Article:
Thanks to Coffeescript's destructuring assignments capability, you don't have to write code that looks like this:

MyClass = require("./my_class").MyClass

you can simply write

{MyClass} = require("./my_class")

and it will do the same thing. You can even pull out multiple exports (i.e. {MyClass1,MyClass2}) at a time, though this doesn't come up for me that often.


Hope that was helpful. There are certainly a number of undocumented tricks that you discover when looking at other people's source code :)

p.s. sorry about the lack of source highlighting; don't feel like embedding gists in here. Code is pretty simple anyway!

Filed under: coffeescript 2 Comments

Recovering your submitted form data in Chrome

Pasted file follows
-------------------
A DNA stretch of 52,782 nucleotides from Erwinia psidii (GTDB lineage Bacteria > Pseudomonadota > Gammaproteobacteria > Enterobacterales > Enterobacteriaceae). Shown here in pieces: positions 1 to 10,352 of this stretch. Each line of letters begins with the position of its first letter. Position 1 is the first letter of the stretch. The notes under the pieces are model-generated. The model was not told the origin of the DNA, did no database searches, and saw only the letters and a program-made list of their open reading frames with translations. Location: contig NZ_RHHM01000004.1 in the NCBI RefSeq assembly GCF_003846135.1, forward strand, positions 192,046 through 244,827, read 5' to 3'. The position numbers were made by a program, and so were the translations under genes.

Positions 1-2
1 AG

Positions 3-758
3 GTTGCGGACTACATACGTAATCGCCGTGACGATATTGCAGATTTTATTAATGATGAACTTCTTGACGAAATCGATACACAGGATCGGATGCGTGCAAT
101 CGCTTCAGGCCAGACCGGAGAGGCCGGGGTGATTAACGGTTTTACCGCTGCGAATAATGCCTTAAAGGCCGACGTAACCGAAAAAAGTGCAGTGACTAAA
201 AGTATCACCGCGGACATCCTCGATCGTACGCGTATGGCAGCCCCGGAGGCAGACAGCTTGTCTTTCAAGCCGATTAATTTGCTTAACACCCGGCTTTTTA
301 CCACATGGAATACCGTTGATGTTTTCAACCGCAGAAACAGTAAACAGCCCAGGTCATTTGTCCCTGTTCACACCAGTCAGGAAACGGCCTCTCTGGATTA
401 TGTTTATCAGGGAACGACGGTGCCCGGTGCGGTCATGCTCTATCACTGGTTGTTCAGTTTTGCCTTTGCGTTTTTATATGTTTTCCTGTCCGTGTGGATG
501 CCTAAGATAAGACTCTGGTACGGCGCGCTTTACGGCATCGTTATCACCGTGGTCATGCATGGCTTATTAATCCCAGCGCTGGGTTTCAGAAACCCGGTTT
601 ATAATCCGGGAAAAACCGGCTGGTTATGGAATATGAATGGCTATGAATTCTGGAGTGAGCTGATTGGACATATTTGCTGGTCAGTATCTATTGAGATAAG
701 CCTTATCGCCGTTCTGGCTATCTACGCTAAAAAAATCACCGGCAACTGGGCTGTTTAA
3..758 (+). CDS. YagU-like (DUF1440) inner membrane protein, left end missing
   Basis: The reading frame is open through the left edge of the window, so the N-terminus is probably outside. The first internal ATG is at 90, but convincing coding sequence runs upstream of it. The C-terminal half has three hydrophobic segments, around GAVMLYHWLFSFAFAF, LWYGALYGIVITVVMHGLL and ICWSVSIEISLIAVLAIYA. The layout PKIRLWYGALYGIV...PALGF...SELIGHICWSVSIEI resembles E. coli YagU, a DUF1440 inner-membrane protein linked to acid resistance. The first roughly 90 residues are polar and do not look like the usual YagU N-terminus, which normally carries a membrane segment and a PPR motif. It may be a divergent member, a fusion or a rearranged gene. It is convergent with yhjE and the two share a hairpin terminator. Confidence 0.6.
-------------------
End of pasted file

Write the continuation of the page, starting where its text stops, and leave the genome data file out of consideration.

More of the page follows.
Have you ever submitted form on a website after filling in a lot of text (maybe a comment), only to get an error on the other side? And when you hit back, your nice long response is gone? There's a (sort of easy) way of retrieving it, if you don't stray from the landing page after you submit the form -- at least in Chrome.

1) Wrench icon > Tools > Developer Tools
2) Network tab
3) Click on the network request with the same name as the current page (that matches the URL)
4) Click the Headers tab in the right section of the developer tools
5) Scroll down to the section "Form Data" (you may need to Expand this section by clicking the > arrow)
6) Copy and paste your previous response into somewhere safe (Notepad?) while you attempt to resubmit the form or frame your amazing writing for later.

I'm pretty sure you can do the same thing with Firefox, but it would require you to install Firebug.

Filed under: musing 2 Comments